expert on organisational behaviour
Women in leadership
Unconscious bias in the workplace
Leadership in 21st century organisations
Raina Brands is a leading researcher on social networks, gender bias and leadership in the workplace.
An Assistant Professor of Organisational Behaviour at the London Business School, her ground-breaking work examines how social networks help or hinder women's careers and reputations.
Her work has been published in leading academic journals such as The Journal Of Organizational Behavior, Organization Science, and the Best Paper Proceedings of the Academy of Management.
She has also been featured in mainstream media such as the Financial Times and New York Times.
Prior to her role at London Business School, Raina was on the faculty of the Judge Business School at the University Of Cambridge.
Drawing on her pioneering research, Raina shows how unconscious biases and behavioural habits impact on women in leadership roles.
For example, her works shows that unconscious gender bias plays a huge role in whether we think a leader is charismatic and transformational. In organisations with hierarchical "star" structures, men are perceived as being more successful; whereas in flatter "cohesive" networks, women are seen as more successful - regardless of their actual abilities.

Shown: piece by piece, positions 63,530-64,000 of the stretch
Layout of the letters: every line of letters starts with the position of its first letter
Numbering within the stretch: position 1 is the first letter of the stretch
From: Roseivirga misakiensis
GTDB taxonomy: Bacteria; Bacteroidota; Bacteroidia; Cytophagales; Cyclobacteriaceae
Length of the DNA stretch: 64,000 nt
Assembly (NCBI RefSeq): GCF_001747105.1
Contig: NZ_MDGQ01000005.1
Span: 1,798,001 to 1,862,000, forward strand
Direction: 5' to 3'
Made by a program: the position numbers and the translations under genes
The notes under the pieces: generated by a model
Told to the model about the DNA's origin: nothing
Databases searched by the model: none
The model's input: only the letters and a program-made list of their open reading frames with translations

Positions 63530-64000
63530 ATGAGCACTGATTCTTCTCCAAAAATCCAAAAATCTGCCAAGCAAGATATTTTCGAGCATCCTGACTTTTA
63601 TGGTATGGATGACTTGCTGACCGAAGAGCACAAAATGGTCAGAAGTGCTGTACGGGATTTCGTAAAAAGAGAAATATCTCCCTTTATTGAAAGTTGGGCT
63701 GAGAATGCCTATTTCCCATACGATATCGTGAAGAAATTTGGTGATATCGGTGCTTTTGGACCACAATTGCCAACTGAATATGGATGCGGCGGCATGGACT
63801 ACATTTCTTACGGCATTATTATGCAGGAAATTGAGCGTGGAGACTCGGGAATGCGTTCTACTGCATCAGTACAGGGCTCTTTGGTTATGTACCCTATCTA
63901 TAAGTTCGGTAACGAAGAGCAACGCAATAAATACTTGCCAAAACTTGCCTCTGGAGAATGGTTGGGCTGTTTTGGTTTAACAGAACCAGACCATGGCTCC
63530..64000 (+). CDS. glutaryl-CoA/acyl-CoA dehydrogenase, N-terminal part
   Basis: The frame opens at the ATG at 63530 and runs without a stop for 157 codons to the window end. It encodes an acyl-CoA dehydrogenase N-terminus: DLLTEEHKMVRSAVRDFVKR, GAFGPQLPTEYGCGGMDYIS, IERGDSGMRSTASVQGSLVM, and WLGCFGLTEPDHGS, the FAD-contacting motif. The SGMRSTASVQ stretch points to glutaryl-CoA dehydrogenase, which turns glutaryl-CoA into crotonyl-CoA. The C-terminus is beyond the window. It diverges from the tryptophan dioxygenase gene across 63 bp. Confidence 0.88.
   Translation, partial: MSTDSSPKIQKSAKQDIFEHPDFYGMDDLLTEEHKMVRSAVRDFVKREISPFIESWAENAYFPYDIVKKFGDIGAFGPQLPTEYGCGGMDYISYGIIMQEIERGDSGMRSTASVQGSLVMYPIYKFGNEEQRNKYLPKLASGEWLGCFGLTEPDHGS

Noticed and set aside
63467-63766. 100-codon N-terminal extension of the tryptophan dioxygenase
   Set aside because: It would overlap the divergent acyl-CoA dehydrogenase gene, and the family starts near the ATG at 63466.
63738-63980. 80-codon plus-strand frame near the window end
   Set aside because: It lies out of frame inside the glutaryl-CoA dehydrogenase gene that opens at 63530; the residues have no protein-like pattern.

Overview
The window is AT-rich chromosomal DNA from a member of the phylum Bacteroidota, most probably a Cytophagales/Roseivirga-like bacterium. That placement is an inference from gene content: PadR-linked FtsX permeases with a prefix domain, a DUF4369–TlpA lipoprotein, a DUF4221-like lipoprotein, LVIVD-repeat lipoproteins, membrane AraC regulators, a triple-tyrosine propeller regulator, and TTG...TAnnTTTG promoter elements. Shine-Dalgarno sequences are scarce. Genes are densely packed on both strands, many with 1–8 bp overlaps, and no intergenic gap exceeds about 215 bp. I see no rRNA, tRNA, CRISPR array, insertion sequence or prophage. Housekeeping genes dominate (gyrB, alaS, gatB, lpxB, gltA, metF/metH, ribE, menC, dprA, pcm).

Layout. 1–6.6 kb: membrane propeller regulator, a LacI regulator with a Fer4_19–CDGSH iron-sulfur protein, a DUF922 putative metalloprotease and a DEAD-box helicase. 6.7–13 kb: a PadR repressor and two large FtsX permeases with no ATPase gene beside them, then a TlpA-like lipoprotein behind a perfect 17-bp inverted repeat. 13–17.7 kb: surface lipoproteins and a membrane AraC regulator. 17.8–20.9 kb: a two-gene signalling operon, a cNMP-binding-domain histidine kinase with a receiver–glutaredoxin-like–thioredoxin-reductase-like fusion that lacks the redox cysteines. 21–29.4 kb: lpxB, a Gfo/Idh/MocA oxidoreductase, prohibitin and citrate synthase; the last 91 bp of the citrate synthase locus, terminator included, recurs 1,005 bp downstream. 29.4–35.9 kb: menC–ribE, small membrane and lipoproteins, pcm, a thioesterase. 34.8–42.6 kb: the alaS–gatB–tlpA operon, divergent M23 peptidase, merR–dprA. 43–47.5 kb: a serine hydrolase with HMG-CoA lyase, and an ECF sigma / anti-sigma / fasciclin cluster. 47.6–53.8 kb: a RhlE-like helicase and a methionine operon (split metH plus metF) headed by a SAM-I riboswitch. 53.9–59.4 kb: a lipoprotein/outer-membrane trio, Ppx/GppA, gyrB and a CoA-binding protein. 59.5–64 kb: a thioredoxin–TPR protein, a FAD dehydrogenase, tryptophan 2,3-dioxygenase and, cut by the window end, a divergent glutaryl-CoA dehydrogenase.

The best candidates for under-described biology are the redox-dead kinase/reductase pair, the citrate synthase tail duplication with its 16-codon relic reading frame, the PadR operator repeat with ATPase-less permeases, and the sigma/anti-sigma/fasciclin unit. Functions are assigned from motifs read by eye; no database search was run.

Another example of her research, recently reported in the Harvard Business Review, shows that women are less likely to apply for executive roles if they've been rejected before.
She doesn't just draw attention to these biases and behaviours; she also provides practical steps for moving beyond them so as to improve diversity and productivity.
Women Are Less Likely To Apply For Executive Roles If They've Been Rejected Before - Harvard Business Review (2017)
In The Workplace, Leaders Who Aren't Always Followed - New York Times (2014)
Men Hold The Upper Hand In Social Networking - Financial Times (2014)